Wednesday, 3 October 2007

A Wee Blether

This story won first prize in an annual competition that our local paper used to run. It was my first ever completed piece & also the only story I've won anything with - damn, I peaked too soon!

It's written in Scots slang but I think (hope) it'll still be legible to those who don't live in my neck of the woods.

A Wee Blether

“Hello, Sharon speak-”

“Oh, hello, dear. It’s Bridie Mackay here. How are ye today?”

“Fine, thanks, Mrs Mackay. How can-”

“Oh, that’s good. Ah’ve no been keeping so well myself, ye know. Ma arthritis has been playing up something awfy.”

“Really? That’s a shame. Can I-”

“Aye, it’s been terrible. The doctor gave me new tablets and they didnae agree wi’ me at all. They just aboot did for me! Every time ah stood up ma heid was burlin’. A’ because o’ some wee pills. It’s that new doctor’s fault, ye know. Just a young laddie, wi’ fancy new ideas. Always trying tae push the latest thing on tae people, whether they want it or no. Bring back auld Doctor Soames, that’s what ah say. ‘Course, they’d have a hard job daein’ that, seeing as he’s been in a home the past four years. What a disgrace! Soon as his wife passed away, that daughter o’ his just ferried him off tae Sunnybraes retirement home. Nae bothering to ask him what he wanted. Just ‘it’s the best thing for ye, Dad,’ and off he went. And that lovely wee cottage o’ his was up for sale a few weeks later. Ah’m awfy glad ma Dora’s no like that. She never left ma side a’ the time ah was no weel. Wouldnae let me lift a finger. Ah never even left ma bed the fortnight she was here, never mind the hoose. That’s why ah havnae called in a while, ye know.”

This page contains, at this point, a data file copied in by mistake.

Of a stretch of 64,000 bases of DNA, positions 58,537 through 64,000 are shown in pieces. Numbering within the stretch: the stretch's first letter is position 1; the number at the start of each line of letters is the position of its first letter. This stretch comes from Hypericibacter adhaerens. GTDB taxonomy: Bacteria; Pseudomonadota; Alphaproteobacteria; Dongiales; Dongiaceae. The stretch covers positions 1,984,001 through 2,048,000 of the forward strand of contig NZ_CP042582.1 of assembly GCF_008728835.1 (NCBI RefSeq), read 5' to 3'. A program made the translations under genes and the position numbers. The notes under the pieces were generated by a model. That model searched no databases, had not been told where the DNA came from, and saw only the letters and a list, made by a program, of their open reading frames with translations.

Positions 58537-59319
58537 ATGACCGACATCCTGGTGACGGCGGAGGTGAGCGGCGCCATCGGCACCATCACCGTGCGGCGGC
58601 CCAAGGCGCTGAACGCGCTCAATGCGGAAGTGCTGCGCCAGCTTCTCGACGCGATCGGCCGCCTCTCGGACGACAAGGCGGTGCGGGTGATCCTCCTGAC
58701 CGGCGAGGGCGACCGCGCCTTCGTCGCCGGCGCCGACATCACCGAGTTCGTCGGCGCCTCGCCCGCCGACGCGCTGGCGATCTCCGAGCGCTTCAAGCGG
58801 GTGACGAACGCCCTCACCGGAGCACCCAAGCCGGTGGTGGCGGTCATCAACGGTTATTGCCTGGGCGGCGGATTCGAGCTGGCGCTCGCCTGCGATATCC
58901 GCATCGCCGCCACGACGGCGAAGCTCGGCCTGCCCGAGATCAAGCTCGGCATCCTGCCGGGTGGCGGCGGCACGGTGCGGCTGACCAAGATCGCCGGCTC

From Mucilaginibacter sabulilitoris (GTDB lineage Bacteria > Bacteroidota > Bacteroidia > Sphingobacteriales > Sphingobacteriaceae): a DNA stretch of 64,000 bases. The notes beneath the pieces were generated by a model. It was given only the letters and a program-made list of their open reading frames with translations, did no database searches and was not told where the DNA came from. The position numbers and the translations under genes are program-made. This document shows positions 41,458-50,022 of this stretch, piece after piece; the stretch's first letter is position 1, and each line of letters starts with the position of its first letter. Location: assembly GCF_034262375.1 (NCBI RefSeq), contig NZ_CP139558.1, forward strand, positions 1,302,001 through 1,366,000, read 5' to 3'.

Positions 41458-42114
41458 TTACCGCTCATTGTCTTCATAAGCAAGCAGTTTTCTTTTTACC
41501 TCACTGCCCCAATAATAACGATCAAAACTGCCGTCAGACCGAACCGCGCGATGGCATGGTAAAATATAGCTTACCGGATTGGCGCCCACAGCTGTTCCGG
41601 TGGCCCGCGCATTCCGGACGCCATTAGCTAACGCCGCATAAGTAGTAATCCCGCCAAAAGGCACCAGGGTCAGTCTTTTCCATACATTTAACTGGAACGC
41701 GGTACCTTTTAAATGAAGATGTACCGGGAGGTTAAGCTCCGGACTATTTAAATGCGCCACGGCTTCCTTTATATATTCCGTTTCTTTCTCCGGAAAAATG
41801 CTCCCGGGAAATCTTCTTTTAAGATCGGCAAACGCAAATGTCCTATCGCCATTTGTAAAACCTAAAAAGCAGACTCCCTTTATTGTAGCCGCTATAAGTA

“I see-”

“’Cause ye know, of course, that ah’ve had tae get the phone taken oot. Aye, it was just getting ridiculous. Ma calls were only costin’ a few pounds a month, but the service charges! Dearie me. So ma Dora got me one o’ those wee pay-as-ye-go mobiles, so ah can call her if there’s an emergency. Only ah cannae work it, ye know. It’s just a totty wee thing, ye can hardly even see the buttons. And how ye’re supposed tae speak intae the receiver and hear what the ither person’s saying ah don’t know. Ah’ve only used it the twice, ye know, once tae call Dora and her Alec when ah took that bad turn. An’ ah just aboot gave myself whiplash on top o’ everything else, whippin’ ma heid aboot so ah could talk intae one bit and hear oot o’ the other. Useless contraption. Yet ye see a’ the young ones on the bus, texting like naebodies business. If they’re no careful they’ll wind up wi’ texter's thumb - is that a medical condition? Texter's thumb?”

“I’ve really no idea, Mrs Mackay-”